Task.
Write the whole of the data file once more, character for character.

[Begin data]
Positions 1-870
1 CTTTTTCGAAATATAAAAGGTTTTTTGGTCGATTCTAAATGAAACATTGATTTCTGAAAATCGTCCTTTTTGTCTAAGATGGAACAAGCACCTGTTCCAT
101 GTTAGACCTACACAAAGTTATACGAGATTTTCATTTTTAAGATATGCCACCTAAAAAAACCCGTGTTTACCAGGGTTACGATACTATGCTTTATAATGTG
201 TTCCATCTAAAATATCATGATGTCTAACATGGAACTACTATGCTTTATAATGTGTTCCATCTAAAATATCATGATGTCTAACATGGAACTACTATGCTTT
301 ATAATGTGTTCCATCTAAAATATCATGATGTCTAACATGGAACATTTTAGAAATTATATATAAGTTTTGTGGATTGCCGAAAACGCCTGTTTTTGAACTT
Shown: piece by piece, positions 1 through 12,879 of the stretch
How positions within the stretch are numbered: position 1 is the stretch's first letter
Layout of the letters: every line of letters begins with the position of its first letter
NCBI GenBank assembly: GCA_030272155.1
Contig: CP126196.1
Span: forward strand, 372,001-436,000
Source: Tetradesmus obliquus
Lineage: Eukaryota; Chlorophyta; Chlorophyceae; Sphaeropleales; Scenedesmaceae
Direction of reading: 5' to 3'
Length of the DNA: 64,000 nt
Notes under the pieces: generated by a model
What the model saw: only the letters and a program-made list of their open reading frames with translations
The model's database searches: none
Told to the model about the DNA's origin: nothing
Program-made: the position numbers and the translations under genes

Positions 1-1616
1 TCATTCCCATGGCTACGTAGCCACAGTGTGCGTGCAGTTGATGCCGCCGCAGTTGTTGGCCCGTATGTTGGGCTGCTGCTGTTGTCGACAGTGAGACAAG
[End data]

Positions 1-870
1 CTTTTTCGAAATATAAAAGGTTTTTTGGTCGATTCTAAATGAAACATTGATTTCTGAAAATCGTCCTTTTTGTCTAAGATGGAACAAGCACCTGTTCCAT
101 GTTAGACCTACACAAAGTTATACGAGATTTTCATTTTTAAGATATGCCACCTAAAAAAACCCGTGTTTACCAGGGTTACGATACTATGCTTTATAATGTG
201 TTCCATCTAAAATATCATGATGTCTAACATGGAACTACTATGCTTTATAATGTGTTCCATCTAAAATATCATGATGTCTAACATGGAACTACTATGCTTT
301 ATAATGTGTTCCATCTAAAATATCATGATGTCTAACATGGAACATTTTAGAAATTATATATAAGTTTTGTGGATTGCCGAAAACGCCTGTTTTTGAACTT
Shown: piece by piece, positions 1 through 12,879 of the stretch
How positions within the stretch are numbered: position 1 is the stretch's first letter
Layout of the letters: every line of letters begins with the position of its first letter
NCBI GenBank assembly: GCA_030272155.1
Contig: CP126196.1
Span: forward strand, 372,001-436,000
Source: Tetradesmus obliquus
Lineage: Eukaryota; Chlorophyta; Chlorophyceae; Sphaeropleales; Scenedesmaceae
Direction of reading: 5' to 3'
Length of the DNA: 64,000 nt
Notes under the pieces: generated by a model
What the model saw: only the letters and a program-made list of their open reading frames with translations
The model's database searches: none
Told to the model about the DNA's origin: nothing
Program-made: the position numbers and the translations under genes

Positions 1-1616
1 TCATTCCCATGGCTACGTAGCCACAGTGTGCGTGCAGTTGATGCCGCCGCAGTTGTTGGCCCGTATGTTGGGCTGCTGCTGTTGTCGACAGTGAGACAAG